Coopers Vintage scarcest in years

The newly developed Melba hop will make its debut in Coopers Extra Strong Vintage Ale 2015, production of which will be constrained to its lowest level in years.

Coopers brewing manager Jon Meneses told Australian Brews News that Melba, sourced from Ellerslie Hop Estate in Victoria, will be one of three upstream hop additions in this year’s vintage.

Also in the whirlpool will be Vic Secret and Ella, sourced from Hop Products Australia in Tasmania, with Styrian Golding returning as the sole dry hop addition, having alternated with Cascade for the last few vintages.

The hop bill was decided in an annual selection process Meneses dubs ‘Hop Idol’, also attended by technical manager Simon Fahey and operations manager Nick Sterenberg.

“We look at what’s available and try to come up with a combination that is going to be suitable for a particular year,” Meneses said.

“We do dry hopping trials where we put a couple of grams of hops in a bottle of beer and let it ferment. We taste each individual bottle and see how the characteristics of the hops come through in terms of flavour and aroma.

“From then on we’ll take a vote and see which we think are the best three or four hops that are appropriate.”

The trio said they are very excited by the inclusion of Melba, which will contribute tropical, stone and citrus fruit characteristics.

“We’re always trying to better last year’s vintage and 2016 will hopefully surpass 2015,” Fahey said.


L-R: Coopers’ Nick Sterenberg, Jon Meneses Dr Tim Cooper and Simon Fahey


Stepping up in bitterness
For vintage 2015, Meneses said the team is aiming for similar bitterness to last year, which came in at a lofty 45 IBUs, the highest ever.

“We thought it was very well balanced and the bitterness was well integrated,” he said.

Sterenberg said the team has learnt over time that bitterness plays an important role in ensuring longevity.

“Unless you start at what would be argued to be a very high level, in two years time you’ve got something that’s unbalanced with no bitterness in it,” he said.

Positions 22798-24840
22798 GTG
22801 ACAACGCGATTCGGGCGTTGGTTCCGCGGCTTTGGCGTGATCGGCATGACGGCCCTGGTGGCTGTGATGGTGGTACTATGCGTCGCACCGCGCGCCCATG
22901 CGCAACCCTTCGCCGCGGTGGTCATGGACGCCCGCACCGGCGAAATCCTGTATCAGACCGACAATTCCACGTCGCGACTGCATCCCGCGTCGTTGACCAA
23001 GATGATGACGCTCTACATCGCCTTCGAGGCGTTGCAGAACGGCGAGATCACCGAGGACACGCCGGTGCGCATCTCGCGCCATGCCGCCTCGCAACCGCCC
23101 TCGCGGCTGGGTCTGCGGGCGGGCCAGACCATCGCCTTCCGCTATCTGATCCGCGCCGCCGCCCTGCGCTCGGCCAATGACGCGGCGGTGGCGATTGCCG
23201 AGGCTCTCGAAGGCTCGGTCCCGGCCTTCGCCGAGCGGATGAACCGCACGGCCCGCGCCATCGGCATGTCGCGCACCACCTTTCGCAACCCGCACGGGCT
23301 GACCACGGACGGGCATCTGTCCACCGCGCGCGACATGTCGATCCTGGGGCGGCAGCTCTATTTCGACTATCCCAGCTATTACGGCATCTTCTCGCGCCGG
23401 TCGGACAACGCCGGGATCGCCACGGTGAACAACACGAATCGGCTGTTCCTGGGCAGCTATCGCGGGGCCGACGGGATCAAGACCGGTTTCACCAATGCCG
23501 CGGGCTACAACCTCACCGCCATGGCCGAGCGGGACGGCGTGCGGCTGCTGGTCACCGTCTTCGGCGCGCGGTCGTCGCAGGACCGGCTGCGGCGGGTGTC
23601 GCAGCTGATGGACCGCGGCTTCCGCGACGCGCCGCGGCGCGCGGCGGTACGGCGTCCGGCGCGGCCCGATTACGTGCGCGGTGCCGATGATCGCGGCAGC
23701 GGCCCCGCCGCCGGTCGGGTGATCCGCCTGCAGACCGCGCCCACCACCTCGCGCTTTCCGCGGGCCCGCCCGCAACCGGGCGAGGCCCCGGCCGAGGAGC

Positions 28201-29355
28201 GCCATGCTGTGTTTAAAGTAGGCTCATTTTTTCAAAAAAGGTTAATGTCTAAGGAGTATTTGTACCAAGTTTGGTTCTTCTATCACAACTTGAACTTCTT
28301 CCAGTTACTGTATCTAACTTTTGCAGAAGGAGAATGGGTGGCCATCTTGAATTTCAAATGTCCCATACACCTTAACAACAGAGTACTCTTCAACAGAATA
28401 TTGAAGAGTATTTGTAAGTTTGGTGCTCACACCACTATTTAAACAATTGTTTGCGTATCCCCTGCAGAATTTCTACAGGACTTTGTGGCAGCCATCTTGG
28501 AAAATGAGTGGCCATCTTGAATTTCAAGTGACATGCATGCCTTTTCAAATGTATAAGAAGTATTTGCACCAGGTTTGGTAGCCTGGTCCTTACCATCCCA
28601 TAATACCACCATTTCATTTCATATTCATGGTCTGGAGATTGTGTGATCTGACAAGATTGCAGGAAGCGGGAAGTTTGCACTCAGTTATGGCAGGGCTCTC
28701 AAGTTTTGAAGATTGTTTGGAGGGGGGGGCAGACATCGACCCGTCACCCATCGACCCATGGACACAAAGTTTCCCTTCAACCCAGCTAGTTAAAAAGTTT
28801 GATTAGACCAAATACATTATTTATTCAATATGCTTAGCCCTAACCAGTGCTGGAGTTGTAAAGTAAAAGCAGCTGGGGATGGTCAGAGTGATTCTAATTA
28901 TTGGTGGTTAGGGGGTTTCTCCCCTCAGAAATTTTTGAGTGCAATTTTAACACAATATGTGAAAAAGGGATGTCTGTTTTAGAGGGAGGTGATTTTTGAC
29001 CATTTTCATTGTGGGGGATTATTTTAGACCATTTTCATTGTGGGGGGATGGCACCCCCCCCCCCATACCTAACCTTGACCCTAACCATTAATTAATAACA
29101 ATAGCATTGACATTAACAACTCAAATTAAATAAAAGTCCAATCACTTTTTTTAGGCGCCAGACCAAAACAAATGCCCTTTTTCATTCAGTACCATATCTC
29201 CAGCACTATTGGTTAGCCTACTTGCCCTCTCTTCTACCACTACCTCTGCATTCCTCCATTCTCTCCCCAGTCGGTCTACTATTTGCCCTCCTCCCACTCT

“When Coopers started vintage in 1998, I don’t know if there were many beers around at that point in time that were intended to be beers you could age, that was almost a new concept then,” he said.

“After 15 goes, we are beginning to understand what it takes to make a beer that lasts a long time.”

Two takes at perfection
This year Vintage Ale will be produced in two separate batches, each consisting of two brews.

The batch one brews happened last week and have now beenpackaged. There may be subtle differences in the second batch, scheduled for production in July, should the brewing team choose to tweak the recipe slightly.

“Every year vintage is a new experience because we’re changing the hops,” Meneses said.

“Although we do small scale trials to predict what the hops taste like, if when we taste it at the end of fermentation we’re not 100 per cent happy, we can make slight tweaks to the next brew coming along.

“We don’t have the luxury of having a pilot brewing plant, so we just rely on gut feel. And I think so far as brewers, we’ve done a reasonable job,” he said.

Scarcest vintage in years
Sterenberg said Coopers typically produces 25,000 cartons of each vintage, although production has reached as high as 31,000 cartons, which he said was “too much”.

“We might be making 22,000 this year. If it’s available all the time then it’s not quite so special. This year’s vintage hopefully goes like snow in summer!”

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